Abstract and Keywords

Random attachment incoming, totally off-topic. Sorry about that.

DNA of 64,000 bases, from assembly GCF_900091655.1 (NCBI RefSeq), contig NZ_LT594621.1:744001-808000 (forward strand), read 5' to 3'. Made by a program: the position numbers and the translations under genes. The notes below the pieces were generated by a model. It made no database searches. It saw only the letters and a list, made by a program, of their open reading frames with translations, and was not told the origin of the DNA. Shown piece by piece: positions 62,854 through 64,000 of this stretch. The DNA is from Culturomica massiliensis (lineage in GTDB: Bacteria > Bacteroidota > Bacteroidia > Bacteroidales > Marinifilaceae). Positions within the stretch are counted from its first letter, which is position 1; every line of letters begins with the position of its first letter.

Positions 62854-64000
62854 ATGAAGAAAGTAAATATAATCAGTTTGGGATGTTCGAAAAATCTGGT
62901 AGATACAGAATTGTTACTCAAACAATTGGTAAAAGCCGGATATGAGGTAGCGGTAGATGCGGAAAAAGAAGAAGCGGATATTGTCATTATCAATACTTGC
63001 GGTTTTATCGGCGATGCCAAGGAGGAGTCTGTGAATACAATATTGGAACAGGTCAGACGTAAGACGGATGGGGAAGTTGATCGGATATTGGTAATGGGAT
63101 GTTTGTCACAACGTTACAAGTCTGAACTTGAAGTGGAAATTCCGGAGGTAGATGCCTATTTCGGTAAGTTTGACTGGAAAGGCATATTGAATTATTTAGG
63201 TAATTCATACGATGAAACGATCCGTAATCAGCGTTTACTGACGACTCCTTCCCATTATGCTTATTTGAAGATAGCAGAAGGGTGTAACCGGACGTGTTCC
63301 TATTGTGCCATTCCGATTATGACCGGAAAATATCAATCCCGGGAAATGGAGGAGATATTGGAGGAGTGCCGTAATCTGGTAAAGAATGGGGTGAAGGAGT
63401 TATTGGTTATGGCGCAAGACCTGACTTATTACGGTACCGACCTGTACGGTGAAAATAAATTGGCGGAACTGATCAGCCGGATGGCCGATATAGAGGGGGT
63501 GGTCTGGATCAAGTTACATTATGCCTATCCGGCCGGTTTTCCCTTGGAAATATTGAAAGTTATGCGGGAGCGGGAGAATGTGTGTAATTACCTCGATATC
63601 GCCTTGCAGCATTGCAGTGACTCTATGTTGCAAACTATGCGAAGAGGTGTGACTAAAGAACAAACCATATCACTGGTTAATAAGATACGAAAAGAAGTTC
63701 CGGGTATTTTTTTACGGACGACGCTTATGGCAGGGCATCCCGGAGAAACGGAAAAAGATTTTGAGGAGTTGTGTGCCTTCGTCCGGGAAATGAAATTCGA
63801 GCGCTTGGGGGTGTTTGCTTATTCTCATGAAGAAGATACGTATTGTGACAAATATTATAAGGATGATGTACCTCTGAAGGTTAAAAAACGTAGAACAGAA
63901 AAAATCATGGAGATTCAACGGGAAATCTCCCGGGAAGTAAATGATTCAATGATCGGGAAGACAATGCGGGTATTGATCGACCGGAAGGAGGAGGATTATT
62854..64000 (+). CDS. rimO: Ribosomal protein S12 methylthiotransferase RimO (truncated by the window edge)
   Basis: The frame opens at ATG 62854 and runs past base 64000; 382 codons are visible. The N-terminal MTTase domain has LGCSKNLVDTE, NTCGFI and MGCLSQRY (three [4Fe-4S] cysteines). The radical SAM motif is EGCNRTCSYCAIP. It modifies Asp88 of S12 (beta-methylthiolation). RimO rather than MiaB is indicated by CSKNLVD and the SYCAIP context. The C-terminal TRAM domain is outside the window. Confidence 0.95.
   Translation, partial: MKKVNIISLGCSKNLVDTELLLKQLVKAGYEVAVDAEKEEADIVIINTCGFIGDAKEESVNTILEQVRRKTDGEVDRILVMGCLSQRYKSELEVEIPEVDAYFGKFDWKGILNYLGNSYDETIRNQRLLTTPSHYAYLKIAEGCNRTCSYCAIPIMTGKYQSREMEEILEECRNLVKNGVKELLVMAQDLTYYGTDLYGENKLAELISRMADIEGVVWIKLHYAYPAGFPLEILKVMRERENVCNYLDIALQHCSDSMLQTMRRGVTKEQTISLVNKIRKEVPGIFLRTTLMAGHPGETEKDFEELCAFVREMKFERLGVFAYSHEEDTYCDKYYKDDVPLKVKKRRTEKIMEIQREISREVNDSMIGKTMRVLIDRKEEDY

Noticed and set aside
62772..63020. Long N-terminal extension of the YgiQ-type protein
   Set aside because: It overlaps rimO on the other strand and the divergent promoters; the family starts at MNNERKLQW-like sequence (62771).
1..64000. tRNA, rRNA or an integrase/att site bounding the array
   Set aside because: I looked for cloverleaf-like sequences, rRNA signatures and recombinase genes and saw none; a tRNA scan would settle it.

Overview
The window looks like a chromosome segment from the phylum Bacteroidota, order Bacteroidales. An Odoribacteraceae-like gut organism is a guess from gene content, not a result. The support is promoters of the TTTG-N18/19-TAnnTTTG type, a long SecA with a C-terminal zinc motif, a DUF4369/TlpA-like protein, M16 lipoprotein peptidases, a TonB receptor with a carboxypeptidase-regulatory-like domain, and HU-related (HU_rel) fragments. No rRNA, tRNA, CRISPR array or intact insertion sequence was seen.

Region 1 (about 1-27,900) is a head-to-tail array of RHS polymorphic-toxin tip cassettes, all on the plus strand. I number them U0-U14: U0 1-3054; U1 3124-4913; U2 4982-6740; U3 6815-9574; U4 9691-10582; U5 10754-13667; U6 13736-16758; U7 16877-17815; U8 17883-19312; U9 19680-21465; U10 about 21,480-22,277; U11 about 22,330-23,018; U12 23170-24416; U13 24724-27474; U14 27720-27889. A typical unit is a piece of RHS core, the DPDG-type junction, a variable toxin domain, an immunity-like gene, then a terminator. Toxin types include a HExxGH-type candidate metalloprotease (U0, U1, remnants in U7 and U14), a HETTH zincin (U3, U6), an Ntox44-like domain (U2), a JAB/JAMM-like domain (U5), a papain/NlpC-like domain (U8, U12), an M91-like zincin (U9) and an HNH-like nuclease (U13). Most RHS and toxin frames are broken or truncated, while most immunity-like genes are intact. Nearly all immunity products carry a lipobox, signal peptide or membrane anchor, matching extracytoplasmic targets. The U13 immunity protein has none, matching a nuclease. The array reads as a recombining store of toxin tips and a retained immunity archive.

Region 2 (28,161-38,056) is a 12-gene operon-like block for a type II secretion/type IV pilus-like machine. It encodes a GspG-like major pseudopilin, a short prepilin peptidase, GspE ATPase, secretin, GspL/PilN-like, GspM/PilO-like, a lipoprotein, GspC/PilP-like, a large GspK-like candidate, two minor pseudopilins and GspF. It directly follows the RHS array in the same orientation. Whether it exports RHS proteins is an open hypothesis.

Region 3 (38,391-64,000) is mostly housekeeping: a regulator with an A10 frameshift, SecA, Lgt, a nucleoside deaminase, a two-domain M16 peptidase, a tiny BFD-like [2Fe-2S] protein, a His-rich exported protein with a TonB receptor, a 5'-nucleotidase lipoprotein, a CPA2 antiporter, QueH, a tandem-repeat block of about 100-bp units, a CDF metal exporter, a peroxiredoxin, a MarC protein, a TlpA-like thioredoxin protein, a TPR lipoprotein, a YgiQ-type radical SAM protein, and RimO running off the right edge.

Economists and planners are often at loggerheads. Economists see the strengths of markets while planners see their weaknesses. This article aims to initiate a productive dialogue between economists and planners. It introduces competitive general equilibrium theory, looking at the new urban economics, which is essentially competitive general equilibrium theory applied to the city. It gives a brief intellectual history of the new urban economics and this is followed by simplified presentations of the von Thünen model of agricultural land use and land rent and of the monocentric city model, which is the core of the new urban economics, and concludes with a discussion of economists' criticisms of the monocentric city model. Furthermore, it presents the economic theory of market failure, and the reviews the virtues of markets. Under this umbrella, the article finally draws upon various strands as to what planners need to know about new urban economics.
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